Alex Griffiths-Brown,
BSc(Hons), MRes,
The Shrewsbury and Telford Hospitals NHS Trust,
Shrewsbury, UK.



Whether using ‘client centred counselling’ [1] when seeing adult hearing aid patients, employing motivational interviewing [2] during tinnitus consultations or considering the stages of change [3] when trying to encourage behavioural change, psychology has a huge role to play in our clinical work. First up in this edition, we have an article from Psychologist and Counsellor, Dr Jennifer Jo Brout. Dr Brout is one of the leading specialists in the field of misophonia and in this issue she explores misophonia classification, research, and guidelines for the role of the clinician when managing this patient group.

As our patients become more technologically savvy, it’s important that the services that we provide are easily accessible, and internet-based interventions allow to offer a brilliant opportunity for certain patient groups. Telecare and internet-based services were discussed in the last edition of this magazine and continuing this theme is Dr Eldré Beukes who shares her work looking at internet based CBT (ICBT) for adults with tinnitus.

In England, recent research has suggested that one in six people report common mental health problems (eg. anxiety or depression) in any given week [4] and these statistics are similarly on the rise around the world. It is important therefore that we have an awareness of the possibility of comorbid psychological disorders when managing audiology patients. In his article, Dr Hashir Aazh discusses tools clinicians can use to screen for psychological disorders when seeing patients presenting with hyperacusis and suggests the next steps to take if screening tools give positive results.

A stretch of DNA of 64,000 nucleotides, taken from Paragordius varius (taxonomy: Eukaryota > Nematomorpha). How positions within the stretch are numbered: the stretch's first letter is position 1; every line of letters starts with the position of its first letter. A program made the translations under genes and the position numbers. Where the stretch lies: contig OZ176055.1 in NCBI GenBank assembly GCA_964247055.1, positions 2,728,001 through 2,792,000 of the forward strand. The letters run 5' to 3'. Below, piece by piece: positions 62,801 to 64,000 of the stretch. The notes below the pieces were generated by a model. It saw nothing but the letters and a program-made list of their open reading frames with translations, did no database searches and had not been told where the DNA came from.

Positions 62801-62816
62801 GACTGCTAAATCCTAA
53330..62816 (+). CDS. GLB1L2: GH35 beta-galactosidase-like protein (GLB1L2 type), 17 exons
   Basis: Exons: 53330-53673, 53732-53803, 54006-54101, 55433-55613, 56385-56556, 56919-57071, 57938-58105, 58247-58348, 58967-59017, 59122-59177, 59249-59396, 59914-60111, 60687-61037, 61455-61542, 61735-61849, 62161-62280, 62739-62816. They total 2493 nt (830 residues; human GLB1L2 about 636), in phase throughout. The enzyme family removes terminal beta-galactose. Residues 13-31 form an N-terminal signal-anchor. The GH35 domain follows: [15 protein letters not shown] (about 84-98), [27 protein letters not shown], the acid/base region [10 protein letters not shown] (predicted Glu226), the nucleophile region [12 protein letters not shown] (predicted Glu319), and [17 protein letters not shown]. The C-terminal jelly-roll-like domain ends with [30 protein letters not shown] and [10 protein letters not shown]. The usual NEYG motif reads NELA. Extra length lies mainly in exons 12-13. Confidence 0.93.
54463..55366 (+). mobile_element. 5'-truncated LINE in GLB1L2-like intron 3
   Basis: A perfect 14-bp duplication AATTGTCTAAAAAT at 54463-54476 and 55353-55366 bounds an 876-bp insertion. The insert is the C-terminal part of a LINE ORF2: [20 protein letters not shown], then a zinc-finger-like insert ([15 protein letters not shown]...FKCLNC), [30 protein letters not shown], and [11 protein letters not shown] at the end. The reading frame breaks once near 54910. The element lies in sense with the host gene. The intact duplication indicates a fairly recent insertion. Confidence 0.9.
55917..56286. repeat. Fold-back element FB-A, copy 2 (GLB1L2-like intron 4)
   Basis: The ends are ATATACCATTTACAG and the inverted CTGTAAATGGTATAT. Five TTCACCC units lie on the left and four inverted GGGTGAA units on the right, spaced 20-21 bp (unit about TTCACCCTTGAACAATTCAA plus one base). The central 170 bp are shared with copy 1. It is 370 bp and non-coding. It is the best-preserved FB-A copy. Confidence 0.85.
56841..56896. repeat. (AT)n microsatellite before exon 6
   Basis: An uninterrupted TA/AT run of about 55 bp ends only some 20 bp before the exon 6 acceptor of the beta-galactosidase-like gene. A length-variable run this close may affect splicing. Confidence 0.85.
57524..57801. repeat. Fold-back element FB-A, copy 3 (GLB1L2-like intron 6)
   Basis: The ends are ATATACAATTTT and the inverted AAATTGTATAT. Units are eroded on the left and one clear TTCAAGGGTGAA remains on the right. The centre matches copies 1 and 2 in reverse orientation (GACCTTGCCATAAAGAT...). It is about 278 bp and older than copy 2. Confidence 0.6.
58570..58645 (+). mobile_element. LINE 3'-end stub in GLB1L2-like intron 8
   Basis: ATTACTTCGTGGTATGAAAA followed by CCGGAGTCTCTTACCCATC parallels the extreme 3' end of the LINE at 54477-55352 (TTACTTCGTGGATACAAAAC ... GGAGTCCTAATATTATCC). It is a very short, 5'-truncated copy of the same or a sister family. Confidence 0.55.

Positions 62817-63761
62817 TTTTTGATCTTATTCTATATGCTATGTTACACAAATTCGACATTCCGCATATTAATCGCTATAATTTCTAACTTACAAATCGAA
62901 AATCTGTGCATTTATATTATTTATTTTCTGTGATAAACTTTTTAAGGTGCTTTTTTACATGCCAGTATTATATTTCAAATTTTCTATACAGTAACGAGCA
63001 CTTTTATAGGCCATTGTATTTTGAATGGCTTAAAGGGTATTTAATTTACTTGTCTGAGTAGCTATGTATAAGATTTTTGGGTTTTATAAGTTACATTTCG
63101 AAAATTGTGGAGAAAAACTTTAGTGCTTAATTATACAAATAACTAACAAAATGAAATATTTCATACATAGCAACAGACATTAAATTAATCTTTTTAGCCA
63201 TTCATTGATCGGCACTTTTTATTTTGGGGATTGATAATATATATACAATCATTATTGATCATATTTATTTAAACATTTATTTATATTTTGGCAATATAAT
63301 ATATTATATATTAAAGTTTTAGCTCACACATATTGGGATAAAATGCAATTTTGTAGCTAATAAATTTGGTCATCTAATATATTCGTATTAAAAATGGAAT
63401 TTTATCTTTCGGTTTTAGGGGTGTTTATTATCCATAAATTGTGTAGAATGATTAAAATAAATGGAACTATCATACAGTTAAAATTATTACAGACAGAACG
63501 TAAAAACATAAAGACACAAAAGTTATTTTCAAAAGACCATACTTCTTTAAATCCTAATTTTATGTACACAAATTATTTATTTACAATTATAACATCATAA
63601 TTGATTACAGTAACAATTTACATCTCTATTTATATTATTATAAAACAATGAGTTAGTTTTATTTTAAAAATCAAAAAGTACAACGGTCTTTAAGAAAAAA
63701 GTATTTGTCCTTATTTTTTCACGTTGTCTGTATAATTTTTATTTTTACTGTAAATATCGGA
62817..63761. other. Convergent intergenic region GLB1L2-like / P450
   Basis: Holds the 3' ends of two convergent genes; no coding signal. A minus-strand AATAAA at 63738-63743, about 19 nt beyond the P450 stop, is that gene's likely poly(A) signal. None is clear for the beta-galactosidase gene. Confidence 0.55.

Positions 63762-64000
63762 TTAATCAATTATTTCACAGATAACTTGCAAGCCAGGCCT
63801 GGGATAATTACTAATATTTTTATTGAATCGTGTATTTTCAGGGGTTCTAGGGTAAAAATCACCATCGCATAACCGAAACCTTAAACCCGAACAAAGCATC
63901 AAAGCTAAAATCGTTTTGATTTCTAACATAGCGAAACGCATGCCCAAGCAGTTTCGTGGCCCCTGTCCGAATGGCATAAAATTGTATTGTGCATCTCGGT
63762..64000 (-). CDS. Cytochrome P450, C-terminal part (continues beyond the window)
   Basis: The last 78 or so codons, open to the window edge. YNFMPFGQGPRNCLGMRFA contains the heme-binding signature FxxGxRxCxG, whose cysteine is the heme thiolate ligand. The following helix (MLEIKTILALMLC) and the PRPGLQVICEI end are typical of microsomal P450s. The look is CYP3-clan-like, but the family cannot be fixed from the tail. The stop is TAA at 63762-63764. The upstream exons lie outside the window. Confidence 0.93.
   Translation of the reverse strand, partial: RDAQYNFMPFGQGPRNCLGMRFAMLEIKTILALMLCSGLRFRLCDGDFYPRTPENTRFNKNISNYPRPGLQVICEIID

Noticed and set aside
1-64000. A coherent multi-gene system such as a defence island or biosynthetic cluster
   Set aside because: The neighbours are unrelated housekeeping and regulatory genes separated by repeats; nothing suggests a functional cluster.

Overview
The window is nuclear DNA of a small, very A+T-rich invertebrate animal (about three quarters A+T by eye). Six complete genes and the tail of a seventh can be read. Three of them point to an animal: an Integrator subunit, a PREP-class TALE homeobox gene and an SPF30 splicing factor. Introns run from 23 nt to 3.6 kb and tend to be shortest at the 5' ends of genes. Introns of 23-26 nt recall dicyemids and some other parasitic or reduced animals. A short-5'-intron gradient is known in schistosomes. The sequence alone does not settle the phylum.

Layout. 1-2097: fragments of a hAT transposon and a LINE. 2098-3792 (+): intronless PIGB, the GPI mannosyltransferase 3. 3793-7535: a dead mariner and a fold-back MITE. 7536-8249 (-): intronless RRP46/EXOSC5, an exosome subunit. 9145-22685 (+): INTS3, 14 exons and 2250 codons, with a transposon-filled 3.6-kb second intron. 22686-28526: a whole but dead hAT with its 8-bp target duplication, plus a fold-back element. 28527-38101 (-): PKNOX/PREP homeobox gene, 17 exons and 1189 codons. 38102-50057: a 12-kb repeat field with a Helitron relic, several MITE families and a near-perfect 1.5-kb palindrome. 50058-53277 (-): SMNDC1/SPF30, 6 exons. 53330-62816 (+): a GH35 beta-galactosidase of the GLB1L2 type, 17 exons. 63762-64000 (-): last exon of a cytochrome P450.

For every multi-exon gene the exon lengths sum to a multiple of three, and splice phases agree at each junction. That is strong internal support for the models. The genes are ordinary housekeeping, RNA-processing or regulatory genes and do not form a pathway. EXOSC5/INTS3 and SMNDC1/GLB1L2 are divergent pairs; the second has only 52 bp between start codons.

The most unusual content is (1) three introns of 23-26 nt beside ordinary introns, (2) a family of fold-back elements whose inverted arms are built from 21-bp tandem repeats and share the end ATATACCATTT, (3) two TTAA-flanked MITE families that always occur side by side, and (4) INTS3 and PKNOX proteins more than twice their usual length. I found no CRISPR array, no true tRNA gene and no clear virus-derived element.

‘Psychogenic vestibular disorders’, also known as ‘functional vertigo and dizziness’, are common causes of dizziness and balance difficulty. Drs Diego Kaski and Amy Edwards explain how these disorders are classified and diagnosed, as well as suggesting a multidisciplinary treatment approach.

Finally, we have an article from Dr Helen Chilton, who is a lecturer in Deaf Education at the University of Manchester. In this edition, Dr Chilton offers a viewpoint of psychology in relation to child development and theory of mind in children with a permanent hearing loss. It offers a brilliant insight into some of the subtle things that are missed by children with hearing loss and things that parents and professionals can do to try to overcome such issues.



1. Rogers C. A Theory of Therapy, Personality and Interpersonal Relationships as Developed in the Client-centered Framework. In: Koch S, (Ed.). Psychology: A Study of a Science. Vol. 3: Formulations of the Person and the Social Context. New York, USA; McGraw Hill; 1959.
2. Miller WR, Rollnick S, (Eds.). Motivational interviewing: preparing people to change addictive behaviour. New York, USA; Guilford Press; 1991.
3. Prochaska JO, DiClemente CC. Stages and processes of self-change of smoking: toward an integrative model of change. J Consult Clin Psychol 1983;51(3):390-5.
4. McManus S, Bebbington P, Jenkins R, Brugha T, (Eds.). Mental health and wellbeing in England: Adult psychiatric morbidity survey 2014. Leeds, UK; NHS digital; 2016.


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Alex Griffiths-Brown

BSc(Hons), MRes, The Shrewsbury and Telford Hospitals NHS Trust, Shrewsbury, UK.

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